Read also : How the cheetah, a hunting ally of the Mughals and the “vermin” of the British Raj, died out in India
Mughal Games Podcasts
Mad Mughal Memes admins are constantly scouring pop culture references and contemporary news to create relevant content for their audience.
In addition to keeping the story debates going, they also started other gigs. They launched the Mad Mughal Memes podcast and recorded episodes with Rana Safvi, discussing her recent book A Snot, a folk Jbeer and other stories: Lesser known monuments with India. They also spoke with actor Charu Shankar, best known for playing Nur Jahan in his period drama, Siyasat was released in 2017. They talked about the popularity of the drama, screenplay, and female portrayal in the story.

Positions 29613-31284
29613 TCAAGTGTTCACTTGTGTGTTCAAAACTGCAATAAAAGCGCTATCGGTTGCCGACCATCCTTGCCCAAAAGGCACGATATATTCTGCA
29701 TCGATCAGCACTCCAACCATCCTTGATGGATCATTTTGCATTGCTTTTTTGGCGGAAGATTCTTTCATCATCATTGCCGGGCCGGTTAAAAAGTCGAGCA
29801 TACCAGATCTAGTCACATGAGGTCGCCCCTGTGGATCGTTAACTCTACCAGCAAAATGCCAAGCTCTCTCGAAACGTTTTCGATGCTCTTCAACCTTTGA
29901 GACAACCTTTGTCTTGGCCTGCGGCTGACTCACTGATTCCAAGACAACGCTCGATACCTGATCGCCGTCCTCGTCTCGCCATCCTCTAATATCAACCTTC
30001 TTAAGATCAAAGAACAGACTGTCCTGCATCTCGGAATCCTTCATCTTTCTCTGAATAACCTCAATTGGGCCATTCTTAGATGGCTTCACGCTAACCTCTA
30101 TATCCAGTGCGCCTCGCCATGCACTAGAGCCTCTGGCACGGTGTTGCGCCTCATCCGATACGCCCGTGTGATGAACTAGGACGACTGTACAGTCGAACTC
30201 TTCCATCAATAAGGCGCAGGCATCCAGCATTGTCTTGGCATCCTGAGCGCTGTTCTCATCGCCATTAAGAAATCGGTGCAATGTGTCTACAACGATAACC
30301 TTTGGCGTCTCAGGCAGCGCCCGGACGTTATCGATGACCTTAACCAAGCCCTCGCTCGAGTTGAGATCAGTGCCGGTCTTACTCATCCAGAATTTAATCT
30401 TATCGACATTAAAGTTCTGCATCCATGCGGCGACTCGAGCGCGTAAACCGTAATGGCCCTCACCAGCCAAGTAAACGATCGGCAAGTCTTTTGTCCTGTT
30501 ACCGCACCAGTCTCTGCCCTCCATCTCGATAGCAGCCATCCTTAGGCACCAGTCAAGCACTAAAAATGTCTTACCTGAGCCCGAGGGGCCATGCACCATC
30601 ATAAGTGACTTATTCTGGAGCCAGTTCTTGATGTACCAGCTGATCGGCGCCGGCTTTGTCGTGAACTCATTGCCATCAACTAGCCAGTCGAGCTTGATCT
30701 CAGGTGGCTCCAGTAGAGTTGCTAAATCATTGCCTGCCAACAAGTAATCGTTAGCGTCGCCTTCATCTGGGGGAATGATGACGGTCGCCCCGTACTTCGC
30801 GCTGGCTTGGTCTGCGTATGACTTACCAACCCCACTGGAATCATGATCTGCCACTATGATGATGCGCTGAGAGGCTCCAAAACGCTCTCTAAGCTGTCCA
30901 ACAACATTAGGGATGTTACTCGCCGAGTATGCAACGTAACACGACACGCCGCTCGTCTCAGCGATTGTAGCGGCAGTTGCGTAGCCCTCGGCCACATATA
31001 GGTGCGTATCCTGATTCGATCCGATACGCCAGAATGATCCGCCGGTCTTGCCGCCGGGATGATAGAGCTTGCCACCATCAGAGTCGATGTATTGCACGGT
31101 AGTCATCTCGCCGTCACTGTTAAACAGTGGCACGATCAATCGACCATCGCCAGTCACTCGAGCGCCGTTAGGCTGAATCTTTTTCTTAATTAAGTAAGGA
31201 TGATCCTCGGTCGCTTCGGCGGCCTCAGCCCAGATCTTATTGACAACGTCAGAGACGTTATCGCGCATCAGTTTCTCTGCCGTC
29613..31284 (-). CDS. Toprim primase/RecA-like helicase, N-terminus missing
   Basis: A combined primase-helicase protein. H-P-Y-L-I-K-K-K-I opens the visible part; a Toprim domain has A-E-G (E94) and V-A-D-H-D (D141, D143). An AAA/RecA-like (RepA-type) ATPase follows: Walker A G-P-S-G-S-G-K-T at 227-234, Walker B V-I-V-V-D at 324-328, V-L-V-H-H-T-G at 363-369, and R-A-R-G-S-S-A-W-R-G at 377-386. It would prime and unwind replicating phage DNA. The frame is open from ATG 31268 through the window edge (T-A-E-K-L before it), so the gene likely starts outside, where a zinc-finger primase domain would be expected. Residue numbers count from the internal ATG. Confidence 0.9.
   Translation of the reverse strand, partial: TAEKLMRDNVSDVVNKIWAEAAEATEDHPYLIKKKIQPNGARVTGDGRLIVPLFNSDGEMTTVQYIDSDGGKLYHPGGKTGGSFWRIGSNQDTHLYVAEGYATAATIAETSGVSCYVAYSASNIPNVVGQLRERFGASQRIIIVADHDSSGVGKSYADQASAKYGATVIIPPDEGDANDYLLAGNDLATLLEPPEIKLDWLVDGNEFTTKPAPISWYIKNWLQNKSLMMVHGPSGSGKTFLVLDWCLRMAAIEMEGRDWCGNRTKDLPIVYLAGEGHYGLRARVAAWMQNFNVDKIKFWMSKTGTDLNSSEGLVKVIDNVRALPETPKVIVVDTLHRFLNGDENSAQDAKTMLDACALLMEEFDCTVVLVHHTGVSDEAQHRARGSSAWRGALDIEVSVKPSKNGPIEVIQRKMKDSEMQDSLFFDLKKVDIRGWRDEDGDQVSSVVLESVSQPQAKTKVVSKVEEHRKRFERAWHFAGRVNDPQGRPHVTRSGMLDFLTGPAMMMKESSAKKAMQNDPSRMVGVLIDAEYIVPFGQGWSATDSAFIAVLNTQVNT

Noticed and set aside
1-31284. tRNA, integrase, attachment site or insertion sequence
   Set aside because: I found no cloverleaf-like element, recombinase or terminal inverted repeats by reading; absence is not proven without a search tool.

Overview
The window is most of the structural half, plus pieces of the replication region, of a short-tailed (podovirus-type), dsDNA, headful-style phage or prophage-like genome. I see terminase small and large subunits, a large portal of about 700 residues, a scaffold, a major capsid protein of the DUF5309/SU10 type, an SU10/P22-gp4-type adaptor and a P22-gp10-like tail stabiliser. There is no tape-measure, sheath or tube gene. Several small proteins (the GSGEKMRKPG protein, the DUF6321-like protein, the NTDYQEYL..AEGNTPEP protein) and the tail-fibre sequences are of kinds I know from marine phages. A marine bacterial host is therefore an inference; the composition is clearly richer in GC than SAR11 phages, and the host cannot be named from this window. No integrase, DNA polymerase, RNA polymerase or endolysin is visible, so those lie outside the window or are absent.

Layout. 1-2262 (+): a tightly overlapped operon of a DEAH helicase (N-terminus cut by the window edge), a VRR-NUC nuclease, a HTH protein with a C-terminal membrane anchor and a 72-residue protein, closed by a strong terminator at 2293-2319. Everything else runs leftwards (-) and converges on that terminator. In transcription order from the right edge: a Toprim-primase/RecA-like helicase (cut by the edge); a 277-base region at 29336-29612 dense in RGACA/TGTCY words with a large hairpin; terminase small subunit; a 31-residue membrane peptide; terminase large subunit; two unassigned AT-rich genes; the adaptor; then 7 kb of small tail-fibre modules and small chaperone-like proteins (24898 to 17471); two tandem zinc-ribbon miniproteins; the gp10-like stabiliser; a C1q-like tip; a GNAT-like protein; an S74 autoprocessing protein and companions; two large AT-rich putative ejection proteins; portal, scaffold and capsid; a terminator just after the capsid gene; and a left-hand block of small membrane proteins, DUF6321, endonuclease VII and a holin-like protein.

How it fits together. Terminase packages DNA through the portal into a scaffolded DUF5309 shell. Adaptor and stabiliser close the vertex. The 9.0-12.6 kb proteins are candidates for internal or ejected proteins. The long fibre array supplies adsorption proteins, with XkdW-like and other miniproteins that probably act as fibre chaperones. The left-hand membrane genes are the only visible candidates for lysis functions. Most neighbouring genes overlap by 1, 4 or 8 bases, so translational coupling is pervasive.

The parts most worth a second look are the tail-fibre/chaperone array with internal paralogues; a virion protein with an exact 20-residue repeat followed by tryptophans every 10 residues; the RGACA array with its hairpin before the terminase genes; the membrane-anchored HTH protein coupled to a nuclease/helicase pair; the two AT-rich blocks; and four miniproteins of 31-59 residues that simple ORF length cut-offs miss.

Mad Mughal Memes is also set to collaborate with SemiMyth Entertainment, a software game company. Their latest venture is to create a strategy game based on medieval South Asian history.
Now on Imran Khan’s Instagram
Mad Mughal Memes are only getting stronger, but their “I did it” moment was filled with shock and confusion because former Pakistani Prime Minister Imran Khan “stole” their post.
Birbal had written a small article about Tipu Sultan and posted it on Instagram. Just a day later, the post was on Imran Khan’s Instagram feed. Birbal was told by a follower, “Deko kaun kiya tumhara chori post (Look who stole your post).
“I had mixed feelings, I was sad and angry, but strangely happy because a world leader noticed our work. We were hysterical because it was content theft from a world leader But we’re going to give him some slack given his dramatic ousting,” Birbal said.
Birbal and Ruqaiya, who run Instagram, are torn between speaking to Khan’s social media team or settling the case in the International Court of Justice.
(Edited by Humra Laeeq)